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I'm tossing around the idea of writing and publishing a book on the Amazon Kindle platform about Java or Python. The name of the book would be something like "Basic and Simple Programming with Java" or "Learn to code with Python".

I would probably start with a chapter on how to set up an IDE, and have the book cover the basics such as variables, strings, conditionals, etc. using code examples. A simple example would be like

String name = "Sally";

Python states that "Python is developed under an OSI-approved open source license, making it freely usable and distributable, even for commercial use", so I assume the answer is yes for Python.

Java seems more legally complicated and I can't find anywhere if writing and publishing a book using and citing Java code is legally allowed.

Am I allowed to commercially publish and use samples of different coding languages in a book?

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    You have probably seen 100s of other books published about Java and Python. While the existence of other works is not a proof of their legitimacy, it would be good to understand what exactly triggered your concern. A book or publication about a programming language is not the programming language itself, and citing code obviously depends on the license of that code and not the license of the programming language. Jan 24, 2023 at 7:41
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    @Brandin really, that's an answer. You want to write it up as one?
    – MadHatter
    Jan 24, 2023 at 12:13
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    @MadHatter If anything it's an answer only to the very specific statement "to use samples of different coding languages in a book" which needs to be clarified by the OP for the same reason as mentioned in the first comment by Martin_in_AUT. So probably it should be a question. Who wrote the code samples? And additionally to the first comment, why do you think you need a license/permission to write about Python, Java, etc.? So as of yet I don't think this commentary will make a good Answer yet. Feel free to delete the comments as desired.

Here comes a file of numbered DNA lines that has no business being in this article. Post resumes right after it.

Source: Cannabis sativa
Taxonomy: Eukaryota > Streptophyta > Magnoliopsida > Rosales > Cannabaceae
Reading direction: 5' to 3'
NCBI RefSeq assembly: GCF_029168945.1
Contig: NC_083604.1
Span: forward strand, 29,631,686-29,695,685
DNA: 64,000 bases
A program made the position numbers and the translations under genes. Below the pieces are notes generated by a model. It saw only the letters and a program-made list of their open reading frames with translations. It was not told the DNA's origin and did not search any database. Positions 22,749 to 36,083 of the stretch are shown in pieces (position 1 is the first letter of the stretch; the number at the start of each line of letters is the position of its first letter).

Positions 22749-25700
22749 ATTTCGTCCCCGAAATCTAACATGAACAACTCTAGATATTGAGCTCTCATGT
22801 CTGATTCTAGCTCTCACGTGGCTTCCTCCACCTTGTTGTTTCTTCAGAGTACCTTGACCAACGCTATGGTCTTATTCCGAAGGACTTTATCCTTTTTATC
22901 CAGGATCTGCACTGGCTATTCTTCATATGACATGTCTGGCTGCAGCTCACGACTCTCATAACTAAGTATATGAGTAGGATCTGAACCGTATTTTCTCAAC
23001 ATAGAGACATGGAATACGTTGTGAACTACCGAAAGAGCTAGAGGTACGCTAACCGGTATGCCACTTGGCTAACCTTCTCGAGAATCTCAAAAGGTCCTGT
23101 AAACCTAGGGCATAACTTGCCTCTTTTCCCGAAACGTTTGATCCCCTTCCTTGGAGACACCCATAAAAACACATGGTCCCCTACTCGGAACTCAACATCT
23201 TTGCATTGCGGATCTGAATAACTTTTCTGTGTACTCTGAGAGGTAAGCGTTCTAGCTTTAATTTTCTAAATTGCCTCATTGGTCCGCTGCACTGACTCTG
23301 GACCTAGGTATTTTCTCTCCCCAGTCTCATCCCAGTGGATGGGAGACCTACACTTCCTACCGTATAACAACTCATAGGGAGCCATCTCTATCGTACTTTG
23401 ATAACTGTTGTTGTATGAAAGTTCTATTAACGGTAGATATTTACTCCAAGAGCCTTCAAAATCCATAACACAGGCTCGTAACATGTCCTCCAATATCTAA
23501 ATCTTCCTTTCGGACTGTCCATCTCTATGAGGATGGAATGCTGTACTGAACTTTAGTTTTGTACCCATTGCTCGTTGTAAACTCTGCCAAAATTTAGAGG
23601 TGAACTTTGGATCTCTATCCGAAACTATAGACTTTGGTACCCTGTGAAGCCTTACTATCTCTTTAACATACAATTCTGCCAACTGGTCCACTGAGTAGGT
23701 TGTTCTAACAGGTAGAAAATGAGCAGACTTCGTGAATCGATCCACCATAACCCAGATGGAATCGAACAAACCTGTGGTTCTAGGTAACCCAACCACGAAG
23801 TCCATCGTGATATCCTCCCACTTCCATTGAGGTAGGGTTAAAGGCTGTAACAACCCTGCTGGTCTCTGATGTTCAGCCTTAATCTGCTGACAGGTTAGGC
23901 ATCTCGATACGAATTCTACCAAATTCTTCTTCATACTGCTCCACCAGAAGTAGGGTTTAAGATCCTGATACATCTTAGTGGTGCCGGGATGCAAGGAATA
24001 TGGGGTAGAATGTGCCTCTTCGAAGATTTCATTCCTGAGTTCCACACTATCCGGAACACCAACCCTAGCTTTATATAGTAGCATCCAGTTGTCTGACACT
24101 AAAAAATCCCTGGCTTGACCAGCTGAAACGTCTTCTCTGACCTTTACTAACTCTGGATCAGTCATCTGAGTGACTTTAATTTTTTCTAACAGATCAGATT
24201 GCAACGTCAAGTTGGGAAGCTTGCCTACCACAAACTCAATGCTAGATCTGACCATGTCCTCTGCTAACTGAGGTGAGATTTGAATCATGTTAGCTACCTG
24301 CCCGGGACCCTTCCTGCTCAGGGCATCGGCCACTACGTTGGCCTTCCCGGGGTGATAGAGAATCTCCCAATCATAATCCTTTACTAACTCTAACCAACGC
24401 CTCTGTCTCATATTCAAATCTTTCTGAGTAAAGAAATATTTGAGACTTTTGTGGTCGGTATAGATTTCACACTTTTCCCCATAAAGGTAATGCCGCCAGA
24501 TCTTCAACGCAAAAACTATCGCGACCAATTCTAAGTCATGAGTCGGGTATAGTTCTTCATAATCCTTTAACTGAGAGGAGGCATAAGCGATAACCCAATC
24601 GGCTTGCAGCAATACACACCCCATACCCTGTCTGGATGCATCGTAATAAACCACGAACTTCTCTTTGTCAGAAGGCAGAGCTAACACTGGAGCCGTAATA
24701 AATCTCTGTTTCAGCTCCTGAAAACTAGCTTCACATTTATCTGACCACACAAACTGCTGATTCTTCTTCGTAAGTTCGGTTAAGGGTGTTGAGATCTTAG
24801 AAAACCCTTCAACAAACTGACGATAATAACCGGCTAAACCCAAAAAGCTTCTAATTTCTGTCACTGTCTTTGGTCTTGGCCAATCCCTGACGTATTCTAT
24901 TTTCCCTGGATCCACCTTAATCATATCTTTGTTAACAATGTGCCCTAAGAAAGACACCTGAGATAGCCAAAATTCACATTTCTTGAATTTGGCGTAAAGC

– Brandin
    Jan 24, 2023 at 12:58
  • @Brandin I agree; do feel free to explicitly ask that question, which I think is well worth asking. The answer-as-comment I have, regretfully, deleted.
    – MadHatter
    Jan 24, 2023 at 13:06
  • I guess my concerns stem arise since Java SE is owned by Oracle. If I'm writing a book about Java and making money off of it, I was wondering if it was a concern. However, it seems like I should be ok.blogs.oracle.com/java/post/free-java-license Jan 24, 2023 at 17:54

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Writing a book about Java or Python is not a problem w.r.t. the licenses of the programming languages. The book will be your own copyright (if you write it yourself), and it will not depend on the license terms which (for example) Oracle provides for Java.

Whenever you have sample code, which you include in your book, you need to look at 3 cases:

  • if the code is trivial and simple (a no-brainer) like the line mentioned in your question, then nobody can claim copyright, no matter if you write it yourself or if this is copied from elsewhere
  • if the code is complex and you have written it yourself, then you can determine the license conditions. For example you could include it with the rest of the text of your book and state "all rights reserved", or you could keep it separate and state that "all code in this book, except when stated otherwise, is (C) < my name> and licensed under MIT license"
  • Whenever you use non-trivial code copied from 3rd parties you have to comply with the license terms of that code as provided by the original author.

I would recommend that you find other on-line publications of renowned publishers and check how it is done there and that you follow their example.

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